• A protester holds an Aboriginal flag at the Black Deaths in Custody Rally at Town Hall in Sydney, Saturday, April 10, 2021. (AAP)Source: AAP
A corrections officer has told a coronial inquest he wasn't properly trained to conduct admissions interviews.
By
Sarah Collard

Source:
NITV News
28 Apr 2021 - 1:19 PM  UPDATED 28 Apr 2021 - 1:22 PM

A corrections officer of 15 years has told the inquest into the death in custody of an Adelaide man that he received less than a day's training to interview and process prisoners upon their admittance to Yatala Labour Prison. 

Wayne Fella Morrison died at the Royal Adelaide Hospital three days after he was pulled unresponsive from a prison van at Yatala Labor prison in September 2016.

Corrections Officer Kym Golding told the inquest that staff training at the facility was lacking and there existed little oversight. Mr Golding was only removed from admissions intake duty after a second death in custody.

"They run short all the time. There was a request, I think it was verbally and there were three of us that got trained up - I was one of the three," Mr Golding told the deputy coroner on Wednesday. 

"My first night... I filled out the form, and there was only one person — that's all it was.” 

Mr Golding said this went against the standard practice of shadowing another experienced prison officer for three days, but that he never raised concerns over his lack of training.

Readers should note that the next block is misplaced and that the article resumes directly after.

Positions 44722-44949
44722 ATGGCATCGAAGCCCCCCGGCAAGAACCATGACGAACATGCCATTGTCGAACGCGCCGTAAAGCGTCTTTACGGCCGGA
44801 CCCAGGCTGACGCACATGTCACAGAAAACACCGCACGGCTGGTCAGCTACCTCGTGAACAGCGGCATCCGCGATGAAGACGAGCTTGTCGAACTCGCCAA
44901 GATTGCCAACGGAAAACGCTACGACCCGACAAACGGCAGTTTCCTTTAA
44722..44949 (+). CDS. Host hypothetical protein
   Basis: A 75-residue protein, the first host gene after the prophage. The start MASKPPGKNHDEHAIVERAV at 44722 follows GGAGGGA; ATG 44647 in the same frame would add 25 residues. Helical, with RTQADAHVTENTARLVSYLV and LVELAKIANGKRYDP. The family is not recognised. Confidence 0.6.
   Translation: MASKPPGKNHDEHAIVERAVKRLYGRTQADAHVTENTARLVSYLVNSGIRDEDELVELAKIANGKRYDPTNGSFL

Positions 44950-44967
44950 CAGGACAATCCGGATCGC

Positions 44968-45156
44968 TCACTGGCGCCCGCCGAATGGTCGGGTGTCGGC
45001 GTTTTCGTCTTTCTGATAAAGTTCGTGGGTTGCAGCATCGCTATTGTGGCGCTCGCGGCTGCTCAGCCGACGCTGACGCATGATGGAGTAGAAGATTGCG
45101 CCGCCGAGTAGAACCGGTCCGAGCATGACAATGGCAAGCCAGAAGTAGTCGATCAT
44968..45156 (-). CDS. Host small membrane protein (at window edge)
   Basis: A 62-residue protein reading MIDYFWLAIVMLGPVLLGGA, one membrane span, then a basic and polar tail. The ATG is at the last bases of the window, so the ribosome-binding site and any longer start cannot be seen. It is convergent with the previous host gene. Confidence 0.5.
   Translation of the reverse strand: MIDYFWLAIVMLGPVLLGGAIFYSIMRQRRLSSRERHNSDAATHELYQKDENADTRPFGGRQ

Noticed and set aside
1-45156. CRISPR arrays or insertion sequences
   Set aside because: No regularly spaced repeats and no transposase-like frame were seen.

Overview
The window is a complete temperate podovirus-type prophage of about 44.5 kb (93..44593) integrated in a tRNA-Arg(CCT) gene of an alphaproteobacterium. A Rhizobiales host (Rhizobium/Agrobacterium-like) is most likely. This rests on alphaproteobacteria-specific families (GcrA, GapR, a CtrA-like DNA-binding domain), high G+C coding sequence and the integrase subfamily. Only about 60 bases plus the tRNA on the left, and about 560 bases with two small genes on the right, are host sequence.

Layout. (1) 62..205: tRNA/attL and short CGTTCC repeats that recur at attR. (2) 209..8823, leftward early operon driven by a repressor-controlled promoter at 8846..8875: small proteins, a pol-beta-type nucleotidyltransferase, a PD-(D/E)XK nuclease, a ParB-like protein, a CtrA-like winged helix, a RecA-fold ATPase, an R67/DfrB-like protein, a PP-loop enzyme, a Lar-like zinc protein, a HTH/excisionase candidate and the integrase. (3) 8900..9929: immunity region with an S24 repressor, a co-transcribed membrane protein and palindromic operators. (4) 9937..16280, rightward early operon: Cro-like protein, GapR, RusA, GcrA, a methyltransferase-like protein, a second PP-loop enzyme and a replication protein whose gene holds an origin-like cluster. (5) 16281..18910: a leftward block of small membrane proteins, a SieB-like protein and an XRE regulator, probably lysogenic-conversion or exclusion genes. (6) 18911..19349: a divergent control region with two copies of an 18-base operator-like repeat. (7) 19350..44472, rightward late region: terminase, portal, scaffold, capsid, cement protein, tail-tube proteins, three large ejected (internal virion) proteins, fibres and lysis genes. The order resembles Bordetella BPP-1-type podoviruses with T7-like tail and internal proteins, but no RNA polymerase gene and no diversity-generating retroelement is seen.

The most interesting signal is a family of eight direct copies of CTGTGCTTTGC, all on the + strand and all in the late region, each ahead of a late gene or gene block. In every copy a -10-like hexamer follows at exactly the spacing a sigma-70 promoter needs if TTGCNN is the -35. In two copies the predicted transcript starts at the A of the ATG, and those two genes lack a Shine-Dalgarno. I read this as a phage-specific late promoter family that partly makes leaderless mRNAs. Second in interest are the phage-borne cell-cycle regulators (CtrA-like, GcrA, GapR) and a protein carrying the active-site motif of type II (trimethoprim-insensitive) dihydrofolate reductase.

Vital documents not filled out

The junior ranked officer failed to properly complete the intake forms. These detail health concerns and/or the risk of self harm or suicide, and should trigger a notification of concern during the interview process. 

“I thought I was doing the right thing because I never got any feedback. Mistakes were made, I didn't realise the consequences - I didn't realise how bad the mistakes were. But it's (happened) here twice now." 

Under questions by the family's lawyer, Claire O'Connor SC, the corrections officer said the importance of the intake documents had not been emphasised.

"I thought he'd be ok"

Mr Golding said Mr Morrison seemed happy and  “felt really good”, despite the 29-year-old telling him he had thought of deliberate self harm after his arrest. 

"He only scored 8 on the form — and 9 is the cut off... He was in good spirits," Mr Golding Told the inquest.

He agreed under questioning by Ms O'Connor that he should have raised concerns with the prison nurse, but said he could not remember if he raised it with the nurse on duty.

"By the form yes, if you go by the interview, 100 per cent no. He was presenting ok. I thought he'd be ok... He said he'll be fine, he told me he was ok, (that) he was in good spirits." 

The inquest continues.

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